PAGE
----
Robert Frank (Zurich, 1924) is one of the most influential contemporary photographers of the second half of the twentieth century. The MACBA exhibition included a selection of over 270 works – including photographs, photomontages, films, videos and artist’s books – which placed the emphasis on the narrative and sequential nature of his work. The feeling of isolation that is inherent in the photographic still image always confounded the creative expectations of Robert Frank, who “looked at the world from a cinematic point of view, but with the eyes of a poet,” in the words of Vicent Todolí, curator of the exhibition.
Photographic series such as those from Peru (1948), Paris (1949-1952), London (1951-1953), Wales (1953) and Detroit (1955), as well as the legendary book The Americans (1953), and films like Pull My Daisy (1960) and Conversations in Vermont (1969), illustrate this immediate, sequential style that stamps poetry on the everyday and embarks on formal experimentation in a search for new and unexpected meanings.
During the sixties, Robert Frank temporarily abandoned photography and began making films. The exhibition was rounded off with a programme of his films, most of which had never been seen in Spain.
Robert Frank is one of the contemporary photographers whose particular way of looking at everyday life revolutionised the language of photography in the post-war years. Throughout his career, he has resolutely questioned and redrawn the boundaries of the image. This exhibition documents the creative journey taken by this artist from the 1940s through to the present day, illustrated by more than 270 works, some of them never displayed in public in Europe before. The exhibits encompass every aspect of his career, from the social observation of his early works, taken with a photographic camera, to his work as a filmmaker, his pieces on video, Polaroids, photomontages and his latest digital photographic work.
Frank was born in Zurich, Switzerland, in 1924 and grew up in an atmosphere of relative calm amidst the economic and political turmoil of the Second World War. He trained during the height of New Photography – the legacy of which is his impeccable technique and which initiated him into the tradition of commercial photography and photojournalism – and soon came to identify with the Academy of Swiss Photographers and the postulates of the Bauhaus, sharing their interest in exploring the poetics of the everyday and in experimenting with forms. His first portfolio of work, entitled 40 Fotos, which he took with him to the United States as his calling card, already contained aspects of his work that have proved to be a major influence on later generations of artists. Among these aspects is the sense of immediacy and the emphasis on the photographer’s point of view, sequencing systems and the search for unexpected meaning by juxtaposing objects, emphasising connections between images as a way of contrasting ideas and sensations.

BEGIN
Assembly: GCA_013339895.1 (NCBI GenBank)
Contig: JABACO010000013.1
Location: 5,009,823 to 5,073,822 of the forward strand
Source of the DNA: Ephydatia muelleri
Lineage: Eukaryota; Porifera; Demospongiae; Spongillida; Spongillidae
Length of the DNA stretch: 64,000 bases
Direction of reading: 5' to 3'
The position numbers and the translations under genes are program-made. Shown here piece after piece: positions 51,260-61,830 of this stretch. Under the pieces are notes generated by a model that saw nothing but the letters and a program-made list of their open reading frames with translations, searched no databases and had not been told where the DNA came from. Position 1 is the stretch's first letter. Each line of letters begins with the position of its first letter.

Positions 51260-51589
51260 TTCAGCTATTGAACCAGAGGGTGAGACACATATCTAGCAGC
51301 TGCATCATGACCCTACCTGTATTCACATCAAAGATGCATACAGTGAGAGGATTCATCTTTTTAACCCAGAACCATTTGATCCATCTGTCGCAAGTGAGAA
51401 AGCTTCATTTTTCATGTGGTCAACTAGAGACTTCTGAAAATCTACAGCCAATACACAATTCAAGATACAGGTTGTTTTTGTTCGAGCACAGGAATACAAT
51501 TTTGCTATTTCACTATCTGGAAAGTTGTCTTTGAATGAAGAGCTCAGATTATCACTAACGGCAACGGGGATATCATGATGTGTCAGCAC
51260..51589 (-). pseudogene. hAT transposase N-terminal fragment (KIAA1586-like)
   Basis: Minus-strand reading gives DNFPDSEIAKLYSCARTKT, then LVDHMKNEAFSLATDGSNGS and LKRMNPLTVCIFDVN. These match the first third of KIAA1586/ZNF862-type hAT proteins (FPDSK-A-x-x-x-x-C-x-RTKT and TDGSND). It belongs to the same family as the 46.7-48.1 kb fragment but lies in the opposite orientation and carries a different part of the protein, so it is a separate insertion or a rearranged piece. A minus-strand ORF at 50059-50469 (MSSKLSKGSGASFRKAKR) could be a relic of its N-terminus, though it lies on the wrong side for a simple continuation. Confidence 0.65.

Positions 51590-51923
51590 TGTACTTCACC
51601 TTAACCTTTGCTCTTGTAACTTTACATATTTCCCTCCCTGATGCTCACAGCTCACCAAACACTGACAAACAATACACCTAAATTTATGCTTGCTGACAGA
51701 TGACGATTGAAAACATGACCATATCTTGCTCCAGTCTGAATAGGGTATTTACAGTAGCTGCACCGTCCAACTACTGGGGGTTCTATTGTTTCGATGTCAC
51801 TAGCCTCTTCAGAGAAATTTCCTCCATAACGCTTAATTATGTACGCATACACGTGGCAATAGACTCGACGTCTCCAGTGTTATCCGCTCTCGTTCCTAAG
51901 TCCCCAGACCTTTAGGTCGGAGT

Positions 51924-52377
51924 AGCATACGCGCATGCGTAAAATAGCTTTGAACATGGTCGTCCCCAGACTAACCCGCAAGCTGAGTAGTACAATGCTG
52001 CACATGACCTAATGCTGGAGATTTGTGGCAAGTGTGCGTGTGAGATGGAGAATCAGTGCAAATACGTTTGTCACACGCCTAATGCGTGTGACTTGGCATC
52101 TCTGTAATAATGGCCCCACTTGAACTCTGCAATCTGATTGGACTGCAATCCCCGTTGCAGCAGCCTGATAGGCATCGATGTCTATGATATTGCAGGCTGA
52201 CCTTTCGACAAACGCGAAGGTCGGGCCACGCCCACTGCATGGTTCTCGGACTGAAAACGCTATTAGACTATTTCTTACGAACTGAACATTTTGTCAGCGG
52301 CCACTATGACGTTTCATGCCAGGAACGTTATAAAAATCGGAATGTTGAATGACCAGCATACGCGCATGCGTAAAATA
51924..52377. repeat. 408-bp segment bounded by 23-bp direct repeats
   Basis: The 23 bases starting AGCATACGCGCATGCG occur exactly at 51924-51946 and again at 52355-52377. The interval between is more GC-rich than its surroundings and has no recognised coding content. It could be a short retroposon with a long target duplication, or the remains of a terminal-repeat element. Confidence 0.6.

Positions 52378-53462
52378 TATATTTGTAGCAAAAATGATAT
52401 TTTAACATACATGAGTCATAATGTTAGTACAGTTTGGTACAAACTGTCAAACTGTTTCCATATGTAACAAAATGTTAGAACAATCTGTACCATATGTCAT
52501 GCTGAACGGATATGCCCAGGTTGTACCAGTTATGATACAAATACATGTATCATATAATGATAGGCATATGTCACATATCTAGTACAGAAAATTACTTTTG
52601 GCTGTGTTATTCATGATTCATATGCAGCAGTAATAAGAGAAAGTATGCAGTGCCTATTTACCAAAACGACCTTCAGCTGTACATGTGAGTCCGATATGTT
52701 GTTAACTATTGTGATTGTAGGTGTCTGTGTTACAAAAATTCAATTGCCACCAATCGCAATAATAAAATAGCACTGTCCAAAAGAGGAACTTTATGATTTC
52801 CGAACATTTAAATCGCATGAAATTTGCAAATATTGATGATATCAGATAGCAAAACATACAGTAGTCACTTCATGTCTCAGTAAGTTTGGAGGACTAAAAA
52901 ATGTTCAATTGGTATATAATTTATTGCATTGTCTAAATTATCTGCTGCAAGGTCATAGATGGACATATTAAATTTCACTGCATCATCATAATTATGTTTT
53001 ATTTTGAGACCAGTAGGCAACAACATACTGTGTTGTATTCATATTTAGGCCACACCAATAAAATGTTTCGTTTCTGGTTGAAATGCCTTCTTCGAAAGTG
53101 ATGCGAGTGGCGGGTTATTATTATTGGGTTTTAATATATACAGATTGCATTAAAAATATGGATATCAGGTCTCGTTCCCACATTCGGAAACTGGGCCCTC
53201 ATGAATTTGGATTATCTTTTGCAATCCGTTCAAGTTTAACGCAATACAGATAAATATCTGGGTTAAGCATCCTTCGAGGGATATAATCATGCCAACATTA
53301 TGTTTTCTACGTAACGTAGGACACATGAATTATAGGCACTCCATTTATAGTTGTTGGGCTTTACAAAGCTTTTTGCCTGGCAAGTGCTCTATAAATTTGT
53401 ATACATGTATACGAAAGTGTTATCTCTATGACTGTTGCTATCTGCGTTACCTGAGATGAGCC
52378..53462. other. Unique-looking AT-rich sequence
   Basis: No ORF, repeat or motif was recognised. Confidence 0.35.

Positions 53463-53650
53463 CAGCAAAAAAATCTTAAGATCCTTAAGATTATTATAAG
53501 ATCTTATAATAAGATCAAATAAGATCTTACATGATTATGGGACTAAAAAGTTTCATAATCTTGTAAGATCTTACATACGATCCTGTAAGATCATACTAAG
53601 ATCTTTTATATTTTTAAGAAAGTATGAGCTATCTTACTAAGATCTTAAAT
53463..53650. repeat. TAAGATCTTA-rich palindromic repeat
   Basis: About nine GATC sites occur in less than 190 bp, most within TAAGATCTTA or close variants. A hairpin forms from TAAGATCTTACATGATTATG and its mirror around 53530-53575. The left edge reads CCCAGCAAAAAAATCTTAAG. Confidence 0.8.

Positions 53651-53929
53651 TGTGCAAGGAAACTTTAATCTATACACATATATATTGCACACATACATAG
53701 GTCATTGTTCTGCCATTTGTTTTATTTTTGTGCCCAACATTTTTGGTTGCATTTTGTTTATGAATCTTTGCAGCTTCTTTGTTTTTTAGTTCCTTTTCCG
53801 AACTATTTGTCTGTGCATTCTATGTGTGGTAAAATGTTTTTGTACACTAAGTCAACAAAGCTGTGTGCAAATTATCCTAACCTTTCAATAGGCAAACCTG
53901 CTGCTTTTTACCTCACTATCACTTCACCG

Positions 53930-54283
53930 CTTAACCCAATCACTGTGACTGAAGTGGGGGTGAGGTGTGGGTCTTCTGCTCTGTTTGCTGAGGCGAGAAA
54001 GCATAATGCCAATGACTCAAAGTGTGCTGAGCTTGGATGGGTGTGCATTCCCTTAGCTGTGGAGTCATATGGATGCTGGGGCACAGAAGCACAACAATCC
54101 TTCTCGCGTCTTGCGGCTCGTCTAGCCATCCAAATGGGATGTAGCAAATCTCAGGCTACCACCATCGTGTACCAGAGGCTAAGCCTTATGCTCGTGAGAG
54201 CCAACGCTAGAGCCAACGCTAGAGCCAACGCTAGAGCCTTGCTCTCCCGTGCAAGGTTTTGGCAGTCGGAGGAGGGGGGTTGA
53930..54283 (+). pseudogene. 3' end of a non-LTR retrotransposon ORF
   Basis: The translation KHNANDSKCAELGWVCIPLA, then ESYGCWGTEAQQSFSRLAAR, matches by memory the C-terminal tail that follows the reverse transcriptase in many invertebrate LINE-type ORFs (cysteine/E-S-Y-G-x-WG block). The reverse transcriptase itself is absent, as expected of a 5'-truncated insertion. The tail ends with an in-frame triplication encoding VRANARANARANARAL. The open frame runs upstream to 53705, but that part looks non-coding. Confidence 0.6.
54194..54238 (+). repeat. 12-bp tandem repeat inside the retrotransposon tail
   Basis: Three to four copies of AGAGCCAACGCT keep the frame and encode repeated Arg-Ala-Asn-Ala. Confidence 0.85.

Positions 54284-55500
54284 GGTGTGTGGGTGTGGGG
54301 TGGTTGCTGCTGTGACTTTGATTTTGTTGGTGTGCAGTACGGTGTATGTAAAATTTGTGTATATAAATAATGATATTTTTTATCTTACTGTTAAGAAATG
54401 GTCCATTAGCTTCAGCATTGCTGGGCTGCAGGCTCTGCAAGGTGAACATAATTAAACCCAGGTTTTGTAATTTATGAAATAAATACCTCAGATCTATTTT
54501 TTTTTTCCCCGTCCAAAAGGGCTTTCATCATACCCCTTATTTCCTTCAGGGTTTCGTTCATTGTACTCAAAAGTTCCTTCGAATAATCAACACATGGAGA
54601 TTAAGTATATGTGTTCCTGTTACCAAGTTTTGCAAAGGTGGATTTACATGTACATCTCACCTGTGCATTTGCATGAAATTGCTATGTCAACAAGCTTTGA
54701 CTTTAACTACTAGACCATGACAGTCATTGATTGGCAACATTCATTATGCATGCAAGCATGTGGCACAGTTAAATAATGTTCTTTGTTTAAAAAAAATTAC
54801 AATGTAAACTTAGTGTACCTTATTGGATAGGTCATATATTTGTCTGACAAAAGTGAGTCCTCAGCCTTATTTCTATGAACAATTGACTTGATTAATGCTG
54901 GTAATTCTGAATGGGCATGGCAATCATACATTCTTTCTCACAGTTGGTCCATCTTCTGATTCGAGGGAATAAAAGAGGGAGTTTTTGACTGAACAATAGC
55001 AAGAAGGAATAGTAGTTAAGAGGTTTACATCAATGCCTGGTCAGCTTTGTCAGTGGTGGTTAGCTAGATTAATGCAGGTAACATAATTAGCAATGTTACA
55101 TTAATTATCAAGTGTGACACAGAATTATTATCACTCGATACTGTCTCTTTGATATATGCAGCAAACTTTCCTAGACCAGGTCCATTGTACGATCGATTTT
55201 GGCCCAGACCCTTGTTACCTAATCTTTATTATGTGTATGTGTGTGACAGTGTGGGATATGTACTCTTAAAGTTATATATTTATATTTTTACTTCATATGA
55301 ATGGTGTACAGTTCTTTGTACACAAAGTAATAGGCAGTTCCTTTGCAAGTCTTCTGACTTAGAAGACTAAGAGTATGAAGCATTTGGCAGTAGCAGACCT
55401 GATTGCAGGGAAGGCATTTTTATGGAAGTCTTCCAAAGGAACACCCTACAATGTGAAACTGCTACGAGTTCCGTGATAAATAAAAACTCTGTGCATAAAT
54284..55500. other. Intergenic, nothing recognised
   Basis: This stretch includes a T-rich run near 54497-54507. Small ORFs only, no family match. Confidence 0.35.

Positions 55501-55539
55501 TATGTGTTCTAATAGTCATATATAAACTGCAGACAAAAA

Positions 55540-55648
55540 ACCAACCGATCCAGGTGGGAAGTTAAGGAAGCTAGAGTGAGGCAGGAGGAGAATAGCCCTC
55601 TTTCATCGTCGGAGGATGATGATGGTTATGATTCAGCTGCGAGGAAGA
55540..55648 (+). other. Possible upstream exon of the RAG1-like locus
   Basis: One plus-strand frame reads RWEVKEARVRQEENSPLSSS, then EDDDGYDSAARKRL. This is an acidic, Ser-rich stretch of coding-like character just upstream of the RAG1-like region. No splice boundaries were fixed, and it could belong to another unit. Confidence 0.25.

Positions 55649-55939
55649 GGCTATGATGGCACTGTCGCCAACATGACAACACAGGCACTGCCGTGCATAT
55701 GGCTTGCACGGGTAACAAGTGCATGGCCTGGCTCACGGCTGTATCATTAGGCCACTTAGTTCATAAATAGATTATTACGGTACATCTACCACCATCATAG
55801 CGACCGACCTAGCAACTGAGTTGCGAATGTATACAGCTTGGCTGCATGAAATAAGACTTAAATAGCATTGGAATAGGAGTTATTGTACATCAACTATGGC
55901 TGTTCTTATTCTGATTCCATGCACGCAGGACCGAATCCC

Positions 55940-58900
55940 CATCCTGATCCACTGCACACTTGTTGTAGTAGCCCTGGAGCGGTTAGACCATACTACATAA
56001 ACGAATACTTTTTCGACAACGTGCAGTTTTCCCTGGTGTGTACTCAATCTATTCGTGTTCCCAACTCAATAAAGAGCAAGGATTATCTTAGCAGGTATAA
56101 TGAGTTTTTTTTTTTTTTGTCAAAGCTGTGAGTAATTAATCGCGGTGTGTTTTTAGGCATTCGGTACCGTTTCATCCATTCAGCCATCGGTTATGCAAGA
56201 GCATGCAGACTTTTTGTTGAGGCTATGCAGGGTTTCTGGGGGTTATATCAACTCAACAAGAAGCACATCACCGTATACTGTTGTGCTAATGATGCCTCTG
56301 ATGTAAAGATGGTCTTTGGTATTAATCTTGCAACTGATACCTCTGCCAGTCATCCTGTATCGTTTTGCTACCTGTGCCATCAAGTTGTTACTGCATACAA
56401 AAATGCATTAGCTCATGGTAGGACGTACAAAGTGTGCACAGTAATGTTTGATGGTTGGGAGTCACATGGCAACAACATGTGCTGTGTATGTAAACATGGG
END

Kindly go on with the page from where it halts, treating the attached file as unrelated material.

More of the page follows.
In 1947 he emigrated to New York, where he worked as a fashion photographer for magazines such as Harper’s Bazaar. Nevertheless, his need to be able to experiment freely in his creative process led him to travel for the following six years in South America and Europe. Frank toured Perú and Bolivia with his Leica camera – an essential element in the development of his style – taking shots of rural areas, incidents from everyday life, variations on a theme by way of a diary, highlighting the fragmentary and personal nature of his photographs. Frank’s gaze in these pieces is very different to the standard photo-journalistic view and was something he was to pursue further in his later work. His photographs do not document the essence of a culture, nor is there any sense of totality in them. They do not refer to a specific time or place but instead suggest that reality or fundamental truth cannot be discerned through rationality or logic but by means of a process of intuitive perception.
On his return to Europe, Frank abandoned the notion of creating a single work of art, which seemed to him inadequate for capturing the complexity of reality, and began to work in series, tracing visual patterns and echoes between each successive image, and rejecting linear narrative. This can be seen in Black, White and Things (1952), a handmade book divided into three sections that allude to the colours of desire and despair and to the range of emotions between these two extremes. His series on London (1952-1953) shows the sharp contrasts of the English class system, while his series on Wales (1953), for which he accompanied the miner Ben James during his daily life, includes works steeped in profound social observation. In Paris, Frank’s intention was to capture the everyday life and hopes and concerns of a city recovering from the war through images that reveal the numerous meanings of the use of flowers in the French capital. These images, like those he took in Spain, are like a poem and demand to be read in numerous different ways by the viewer.